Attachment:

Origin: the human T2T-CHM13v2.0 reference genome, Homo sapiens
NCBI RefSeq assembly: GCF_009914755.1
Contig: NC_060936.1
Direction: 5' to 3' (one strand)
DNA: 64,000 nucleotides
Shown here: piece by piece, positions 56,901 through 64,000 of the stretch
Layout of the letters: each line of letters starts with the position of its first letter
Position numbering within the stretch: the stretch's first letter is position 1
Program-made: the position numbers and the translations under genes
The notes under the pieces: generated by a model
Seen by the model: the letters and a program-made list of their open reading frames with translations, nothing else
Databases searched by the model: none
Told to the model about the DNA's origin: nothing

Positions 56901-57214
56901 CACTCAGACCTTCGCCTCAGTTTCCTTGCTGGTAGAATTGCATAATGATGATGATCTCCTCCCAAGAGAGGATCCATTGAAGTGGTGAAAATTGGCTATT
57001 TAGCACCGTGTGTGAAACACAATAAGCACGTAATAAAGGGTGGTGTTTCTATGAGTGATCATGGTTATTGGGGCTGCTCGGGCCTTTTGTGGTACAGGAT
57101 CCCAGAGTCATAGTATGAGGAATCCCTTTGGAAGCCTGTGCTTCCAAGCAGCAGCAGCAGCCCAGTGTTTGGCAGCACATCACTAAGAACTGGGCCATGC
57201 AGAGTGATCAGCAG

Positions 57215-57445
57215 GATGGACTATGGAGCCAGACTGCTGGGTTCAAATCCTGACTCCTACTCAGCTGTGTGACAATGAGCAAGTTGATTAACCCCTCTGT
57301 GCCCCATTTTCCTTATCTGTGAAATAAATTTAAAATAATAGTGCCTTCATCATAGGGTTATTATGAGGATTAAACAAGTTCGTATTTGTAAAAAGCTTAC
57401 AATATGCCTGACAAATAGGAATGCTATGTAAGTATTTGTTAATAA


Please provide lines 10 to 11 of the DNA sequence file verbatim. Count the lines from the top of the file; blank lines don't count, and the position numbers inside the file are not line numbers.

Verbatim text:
The notes under the pieces: generated by a model
Seen by the model: the letters and a program-made list of their open reading frames with translations, nothing else